Necrophobic – Womb of Lilithu (Season of Mist)Wednesday, 13th November 2013
Despite various lineup changes over the years and a shift toward more black metal stylization (as opposed to the death metal leanings of their earlier work), Necrophobic have managed to carve out a pretty strong legacy for themselves in underground metal. And while they aren’t necessarily seeking to reinvent their approach to black metal with their latest release, they nevertheless do a fair job of living up to their songwriting expectations, while still finding ways to introduce new elements from time to time.
The band itself sounds to be in tight form and has no trouble reminding listeners of what they do best: “Marchosias,” “Matanbuchus,”and “Paimon” blast with the same speed and fury as any piece in the group’s catalogue; “The Necromancer” provides the requisite mid-tempo, Bathory-inspired Viking riffs and chants; and the straightforward attack of “Furfur” and “Opium Black” keeps the record moving smoothly betwixt the more radical ebbs and flows. Tempo diversity aside, however, with few exceptions, the main verse-riffing this time around is quite uniform, making it easy to forget which riffs belong to which songs, and the inclusion of an organ on “Infinite Infernalis,” while a welcome change, conjures too many images of sharply dressed Transylvanians rising from crypts to sound truly malevolent.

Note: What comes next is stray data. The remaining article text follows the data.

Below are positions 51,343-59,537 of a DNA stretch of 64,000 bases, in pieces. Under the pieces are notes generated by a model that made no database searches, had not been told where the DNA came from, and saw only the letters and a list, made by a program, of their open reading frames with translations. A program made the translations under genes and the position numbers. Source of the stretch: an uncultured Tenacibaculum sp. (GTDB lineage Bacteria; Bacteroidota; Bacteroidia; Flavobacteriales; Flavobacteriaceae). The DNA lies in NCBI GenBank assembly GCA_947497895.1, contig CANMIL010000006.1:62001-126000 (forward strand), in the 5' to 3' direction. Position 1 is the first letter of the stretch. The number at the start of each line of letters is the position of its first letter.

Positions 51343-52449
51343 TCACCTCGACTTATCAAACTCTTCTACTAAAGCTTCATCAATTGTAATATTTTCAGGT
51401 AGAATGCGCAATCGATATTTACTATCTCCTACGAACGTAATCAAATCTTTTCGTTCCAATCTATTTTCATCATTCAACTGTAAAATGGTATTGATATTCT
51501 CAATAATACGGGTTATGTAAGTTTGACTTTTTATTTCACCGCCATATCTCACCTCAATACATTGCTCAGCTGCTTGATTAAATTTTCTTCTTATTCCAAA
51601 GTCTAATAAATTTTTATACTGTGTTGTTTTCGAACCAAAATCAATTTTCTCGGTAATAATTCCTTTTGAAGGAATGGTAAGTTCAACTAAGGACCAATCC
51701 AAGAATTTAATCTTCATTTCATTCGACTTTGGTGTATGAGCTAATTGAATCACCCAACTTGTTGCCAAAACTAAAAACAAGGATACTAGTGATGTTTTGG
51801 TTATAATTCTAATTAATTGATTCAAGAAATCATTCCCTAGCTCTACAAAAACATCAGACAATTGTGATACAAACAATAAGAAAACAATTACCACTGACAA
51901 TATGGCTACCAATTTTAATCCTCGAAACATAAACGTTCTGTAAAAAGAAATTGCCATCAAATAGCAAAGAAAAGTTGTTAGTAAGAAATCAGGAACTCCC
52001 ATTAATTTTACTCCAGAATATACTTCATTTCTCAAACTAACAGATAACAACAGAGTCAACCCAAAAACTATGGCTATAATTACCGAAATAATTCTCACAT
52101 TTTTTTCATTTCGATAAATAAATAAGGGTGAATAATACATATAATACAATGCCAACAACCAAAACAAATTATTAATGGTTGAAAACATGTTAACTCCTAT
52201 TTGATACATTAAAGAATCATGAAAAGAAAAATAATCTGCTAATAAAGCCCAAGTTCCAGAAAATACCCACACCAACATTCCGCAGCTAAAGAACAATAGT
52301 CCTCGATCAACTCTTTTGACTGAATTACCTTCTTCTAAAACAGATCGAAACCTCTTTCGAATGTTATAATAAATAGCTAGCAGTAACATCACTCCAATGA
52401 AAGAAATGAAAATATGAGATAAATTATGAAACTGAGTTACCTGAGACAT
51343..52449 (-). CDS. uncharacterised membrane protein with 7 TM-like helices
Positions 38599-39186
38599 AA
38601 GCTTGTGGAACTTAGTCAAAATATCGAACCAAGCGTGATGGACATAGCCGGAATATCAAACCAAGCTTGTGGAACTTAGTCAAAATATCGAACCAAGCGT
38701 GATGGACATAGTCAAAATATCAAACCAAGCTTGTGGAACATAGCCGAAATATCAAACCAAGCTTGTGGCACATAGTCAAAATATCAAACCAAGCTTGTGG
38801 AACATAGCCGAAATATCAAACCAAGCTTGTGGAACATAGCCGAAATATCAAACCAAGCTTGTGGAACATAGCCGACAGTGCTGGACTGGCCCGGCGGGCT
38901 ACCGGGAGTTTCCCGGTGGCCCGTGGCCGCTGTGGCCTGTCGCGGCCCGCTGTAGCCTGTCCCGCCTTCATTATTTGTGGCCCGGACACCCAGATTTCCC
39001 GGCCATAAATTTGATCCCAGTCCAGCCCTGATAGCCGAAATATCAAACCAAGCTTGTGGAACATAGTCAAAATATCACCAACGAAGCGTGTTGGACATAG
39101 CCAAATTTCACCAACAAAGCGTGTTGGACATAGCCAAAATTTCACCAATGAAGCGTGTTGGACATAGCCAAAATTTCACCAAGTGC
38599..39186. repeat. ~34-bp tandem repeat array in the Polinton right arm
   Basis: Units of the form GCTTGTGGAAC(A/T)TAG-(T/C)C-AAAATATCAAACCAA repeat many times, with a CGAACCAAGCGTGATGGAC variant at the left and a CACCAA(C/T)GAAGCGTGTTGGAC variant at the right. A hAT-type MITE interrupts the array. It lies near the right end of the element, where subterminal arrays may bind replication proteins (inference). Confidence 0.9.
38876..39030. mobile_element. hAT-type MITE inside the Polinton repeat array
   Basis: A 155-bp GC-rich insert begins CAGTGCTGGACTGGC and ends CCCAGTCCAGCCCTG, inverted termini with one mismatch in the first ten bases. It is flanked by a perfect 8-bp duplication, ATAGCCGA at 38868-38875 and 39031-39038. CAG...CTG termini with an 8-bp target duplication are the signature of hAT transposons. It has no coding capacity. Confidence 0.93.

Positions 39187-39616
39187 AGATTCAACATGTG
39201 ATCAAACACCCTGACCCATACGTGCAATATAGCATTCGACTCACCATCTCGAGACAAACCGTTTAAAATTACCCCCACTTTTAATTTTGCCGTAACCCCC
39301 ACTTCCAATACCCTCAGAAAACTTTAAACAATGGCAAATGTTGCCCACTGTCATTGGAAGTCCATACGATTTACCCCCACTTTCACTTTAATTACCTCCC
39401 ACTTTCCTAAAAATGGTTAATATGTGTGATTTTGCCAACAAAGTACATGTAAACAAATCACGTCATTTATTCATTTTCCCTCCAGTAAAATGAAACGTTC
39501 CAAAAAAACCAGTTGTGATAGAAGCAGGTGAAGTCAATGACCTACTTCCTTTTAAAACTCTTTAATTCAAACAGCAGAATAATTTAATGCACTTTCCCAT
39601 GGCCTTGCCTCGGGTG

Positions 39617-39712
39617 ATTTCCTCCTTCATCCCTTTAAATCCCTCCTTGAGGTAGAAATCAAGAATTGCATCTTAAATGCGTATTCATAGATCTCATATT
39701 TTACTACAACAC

Some new elements work quite well, though. From a production standpoint, this is Necrophobic’s cleanest album to date, and the band sounds tighter than ever here. Every nuance of Joakim Sterner’s skinbashing is audible, and the guitar solos cut through the mix clearly, avoiding the sonic black hole appearing on Death to All. As well, the piano-heavy instrumentals bookending the record add needed variety, and Tobias Sidegård’s final vocal performance with this band is one for books, as he seamlessly flows from his patented midrange rasp to convincing invocations of Attila Csihar and Venom’s Cronos.
All these elements combine to make a listenable but ultimately uneven record. Fans will undoubtedly find some noteworthy material here and see their thirst for new Necrophobic sated. Listeners looking for the next step in the band’s evolution, though, while teased occasionally, may walk away unsatisfied.